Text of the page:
For the first 18 to 24 months after bariatric surgery, a patient is actively losing weight. During this time, there could be significant fluctuations in maternal protein and vitamin levels (especially vitamin B12, folate). This is usually monitored closely by the surgeon and the other providers such as the obstetrician and the obstetric medicine provider so that adequate supplementation is provided to maintain a steady level of maternal nutrient levels. During this time, getting pregnant can significantly alter these maternal levels, possibly impacting the health of the pregnancy and the developing fetus. What is especially dangerous is the inadequate development of the neural tube, which is essential for a normal nervous system. This is due to abnormal folate levels even before a patient recognizes that she is pregnant, and might result in serious neurological damage to the developing fetus. Additionally, there is a concern about low birth weight and prematurity.

The current recommendation is to wait close to 24 months after bariatric surgery and ensure steady nutrition levels before planning a pregnancy under the guidance of an obstetric team that specializes in high-risk and medically complicated pregnancies. Close observation of the nutritional status and nutrient levels prior to pregnancy is crucial, as is maintenance of these levels throughout the pregnancy. A healthy pregnancy and a healthy, normal weight baby usually follow a planned pregnancy that occurs after bariatric surgery.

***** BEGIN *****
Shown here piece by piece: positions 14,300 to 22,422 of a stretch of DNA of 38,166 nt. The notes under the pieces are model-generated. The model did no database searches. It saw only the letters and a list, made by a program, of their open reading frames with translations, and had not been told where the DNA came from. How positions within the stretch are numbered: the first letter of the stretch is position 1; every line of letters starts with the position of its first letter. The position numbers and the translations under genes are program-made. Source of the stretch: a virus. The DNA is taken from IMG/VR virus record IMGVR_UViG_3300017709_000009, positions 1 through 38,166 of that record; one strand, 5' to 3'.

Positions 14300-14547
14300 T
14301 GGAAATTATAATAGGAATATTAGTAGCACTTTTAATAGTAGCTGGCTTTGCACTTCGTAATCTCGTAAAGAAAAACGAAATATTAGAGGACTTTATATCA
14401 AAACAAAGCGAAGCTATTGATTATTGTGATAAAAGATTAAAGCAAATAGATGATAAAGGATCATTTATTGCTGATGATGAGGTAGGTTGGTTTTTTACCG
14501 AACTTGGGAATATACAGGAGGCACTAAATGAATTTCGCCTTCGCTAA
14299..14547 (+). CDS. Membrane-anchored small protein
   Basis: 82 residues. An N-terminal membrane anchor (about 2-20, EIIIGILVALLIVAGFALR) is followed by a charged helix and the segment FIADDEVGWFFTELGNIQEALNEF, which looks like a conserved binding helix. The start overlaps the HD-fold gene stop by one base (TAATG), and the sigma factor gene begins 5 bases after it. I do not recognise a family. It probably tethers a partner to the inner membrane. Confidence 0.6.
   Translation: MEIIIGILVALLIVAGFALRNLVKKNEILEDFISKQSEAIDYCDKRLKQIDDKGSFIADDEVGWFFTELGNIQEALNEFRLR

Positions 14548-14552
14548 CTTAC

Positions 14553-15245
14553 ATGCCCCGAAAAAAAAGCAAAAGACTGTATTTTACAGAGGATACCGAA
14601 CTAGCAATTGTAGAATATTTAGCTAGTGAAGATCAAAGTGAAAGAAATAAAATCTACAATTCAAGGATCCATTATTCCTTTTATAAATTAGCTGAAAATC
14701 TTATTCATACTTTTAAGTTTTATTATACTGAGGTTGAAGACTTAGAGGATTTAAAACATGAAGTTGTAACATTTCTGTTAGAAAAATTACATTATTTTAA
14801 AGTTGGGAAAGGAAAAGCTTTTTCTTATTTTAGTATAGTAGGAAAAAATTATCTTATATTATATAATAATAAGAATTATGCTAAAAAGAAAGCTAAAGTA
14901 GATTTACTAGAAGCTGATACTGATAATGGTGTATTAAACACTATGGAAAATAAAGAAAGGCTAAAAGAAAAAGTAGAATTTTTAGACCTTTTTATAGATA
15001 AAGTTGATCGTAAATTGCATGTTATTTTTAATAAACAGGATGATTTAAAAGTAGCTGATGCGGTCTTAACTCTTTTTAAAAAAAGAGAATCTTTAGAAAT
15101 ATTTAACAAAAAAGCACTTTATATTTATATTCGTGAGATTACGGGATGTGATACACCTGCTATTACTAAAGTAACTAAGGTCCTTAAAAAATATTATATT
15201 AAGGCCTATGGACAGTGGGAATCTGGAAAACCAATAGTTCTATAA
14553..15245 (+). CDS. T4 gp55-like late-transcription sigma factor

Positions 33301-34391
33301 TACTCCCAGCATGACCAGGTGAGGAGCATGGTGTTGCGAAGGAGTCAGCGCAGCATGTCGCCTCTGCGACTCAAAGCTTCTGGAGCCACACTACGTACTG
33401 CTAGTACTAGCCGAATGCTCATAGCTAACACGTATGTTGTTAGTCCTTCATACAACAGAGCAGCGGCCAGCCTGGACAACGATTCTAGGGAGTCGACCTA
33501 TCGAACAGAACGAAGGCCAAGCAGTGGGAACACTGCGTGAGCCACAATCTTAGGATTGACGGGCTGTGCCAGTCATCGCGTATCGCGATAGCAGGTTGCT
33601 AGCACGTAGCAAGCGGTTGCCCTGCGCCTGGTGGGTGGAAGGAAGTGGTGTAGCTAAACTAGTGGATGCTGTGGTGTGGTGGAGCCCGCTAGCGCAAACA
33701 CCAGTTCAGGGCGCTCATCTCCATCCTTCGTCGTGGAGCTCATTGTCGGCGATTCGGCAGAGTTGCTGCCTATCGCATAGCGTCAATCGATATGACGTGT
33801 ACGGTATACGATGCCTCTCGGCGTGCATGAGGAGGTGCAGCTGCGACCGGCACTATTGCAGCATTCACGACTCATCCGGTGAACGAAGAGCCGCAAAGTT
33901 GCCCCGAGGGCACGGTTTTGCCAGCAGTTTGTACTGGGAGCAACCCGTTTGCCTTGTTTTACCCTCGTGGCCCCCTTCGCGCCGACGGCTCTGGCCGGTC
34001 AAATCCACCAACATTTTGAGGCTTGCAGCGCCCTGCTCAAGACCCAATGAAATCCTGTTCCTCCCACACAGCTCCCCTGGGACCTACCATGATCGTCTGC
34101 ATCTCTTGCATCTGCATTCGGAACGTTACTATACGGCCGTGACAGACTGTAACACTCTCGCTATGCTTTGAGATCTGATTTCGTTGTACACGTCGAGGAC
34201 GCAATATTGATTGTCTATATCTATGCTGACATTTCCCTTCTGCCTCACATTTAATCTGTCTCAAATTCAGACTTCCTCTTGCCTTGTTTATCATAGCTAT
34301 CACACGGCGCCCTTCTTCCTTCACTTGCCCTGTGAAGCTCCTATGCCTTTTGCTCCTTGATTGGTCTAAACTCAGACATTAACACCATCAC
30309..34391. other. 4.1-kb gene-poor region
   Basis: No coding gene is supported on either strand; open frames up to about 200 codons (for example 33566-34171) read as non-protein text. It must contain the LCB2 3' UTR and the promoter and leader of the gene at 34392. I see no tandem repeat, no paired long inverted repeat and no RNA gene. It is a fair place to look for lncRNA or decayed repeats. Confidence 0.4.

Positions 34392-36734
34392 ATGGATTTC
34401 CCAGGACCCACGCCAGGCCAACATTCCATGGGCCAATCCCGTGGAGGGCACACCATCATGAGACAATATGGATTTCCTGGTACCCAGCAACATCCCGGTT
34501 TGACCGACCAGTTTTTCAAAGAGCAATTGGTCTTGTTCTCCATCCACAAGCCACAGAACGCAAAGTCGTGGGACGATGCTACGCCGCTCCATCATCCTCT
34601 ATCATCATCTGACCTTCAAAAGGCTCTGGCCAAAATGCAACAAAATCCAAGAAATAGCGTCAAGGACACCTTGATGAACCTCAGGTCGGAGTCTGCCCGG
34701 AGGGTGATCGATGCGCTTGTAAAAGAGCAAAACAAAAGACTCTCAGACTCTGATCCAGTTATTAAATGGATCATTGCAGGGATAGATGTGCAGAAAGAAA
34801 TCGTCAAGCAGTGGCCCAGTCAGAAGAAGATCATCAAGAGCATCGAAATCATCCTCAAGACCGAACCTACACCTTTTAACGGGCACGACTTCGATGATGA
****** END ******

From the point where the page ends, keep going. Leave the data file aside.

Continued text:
In some instances, losing significant weight from successful bariatric surgery aids in a successful pregnancy for patients who previously could not get pregnant or carry a pregnancy. The weight loss allows for hormonal and physical conditions to improve for pregnancy. This is another important reason to ensure adequate contraception use – since the chance of accidental pregnancy is higher after surgery – and patients should be aware of this.

How does this study help health care providers help their patients?  

Siva Vithiananthan, MD:Even though we discuss delaying pregnancy after surgery with patients in at least three or four different settings and in different forums prior to surgery, it is obvious that understanding of this risk is not universal. Patients who have understood the importance do practice some form of contraception, while those who are unaware are less likely to do so. There could be many reasons for this, including lack of knowledge, an infertility experience before surgery, and not having an obstetrician. The contraception conversation should occur preoperatively among the surgeon, patient and obstetrician. We need to go beyond the discussion of delaying pregnancy. Contraception education and various contraception options should be a discussion between a patient and her obstetrician or input should be sought from a primary care provider before surgery.

For more information, please contact Women’s Primary Care at the Women’s Medicine Collaborative by calling 401-793-5700 or by clicking here or The Miriam Hospital Bariatric Surgery hotline at 401-793-3922 or by clicking here.